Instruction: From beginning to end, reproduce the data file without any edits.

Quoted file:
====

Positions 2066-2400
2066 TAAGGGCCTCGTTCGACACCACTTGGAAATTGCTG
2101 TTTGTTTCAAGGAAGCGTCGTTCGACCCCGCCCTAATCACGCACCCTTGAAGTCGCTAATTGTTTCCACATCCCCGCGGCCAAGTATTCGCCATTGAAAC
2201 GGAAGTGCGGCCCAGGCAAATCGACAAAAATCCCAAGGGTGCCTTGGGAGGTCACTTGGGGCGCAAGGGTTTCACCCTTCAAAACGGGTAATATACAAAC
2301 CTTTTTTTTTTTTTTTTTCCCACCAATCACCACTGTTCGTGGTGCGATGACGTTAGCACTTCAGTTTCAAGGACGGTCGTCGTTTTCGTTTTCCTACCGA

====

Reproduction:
Positions 2066-2400
2066 TAAGGGCCTCGTTCGACACCACTTGGAAATTGCTG
2101 TTTGTTTCAAGGAAGCGTCGTTCGACCCCGCCCTAATCACGCACCCTTGAAGTCGCTAATTGTTTCCACATCCCCGCGGCCAAGTATTCGCCATTGAAAC
2201 GGAAGTGCGGCCCAGGCAAATCGACAAAAATCCCAAGGGTGCCTTGGGAGGTCACTTGGGGCGCAAGGGTTTCACCCTTCAAAACGGGTAATATACAAAC
2301 CTTTTTTTTTTTTTTTTTCCCACCAATCACCACTGTTCGTGGTGCGATGACGTTAGCACTTCAGTTTCAAGGACGGTCGTCGTTTTCGTTTTCCTACCGA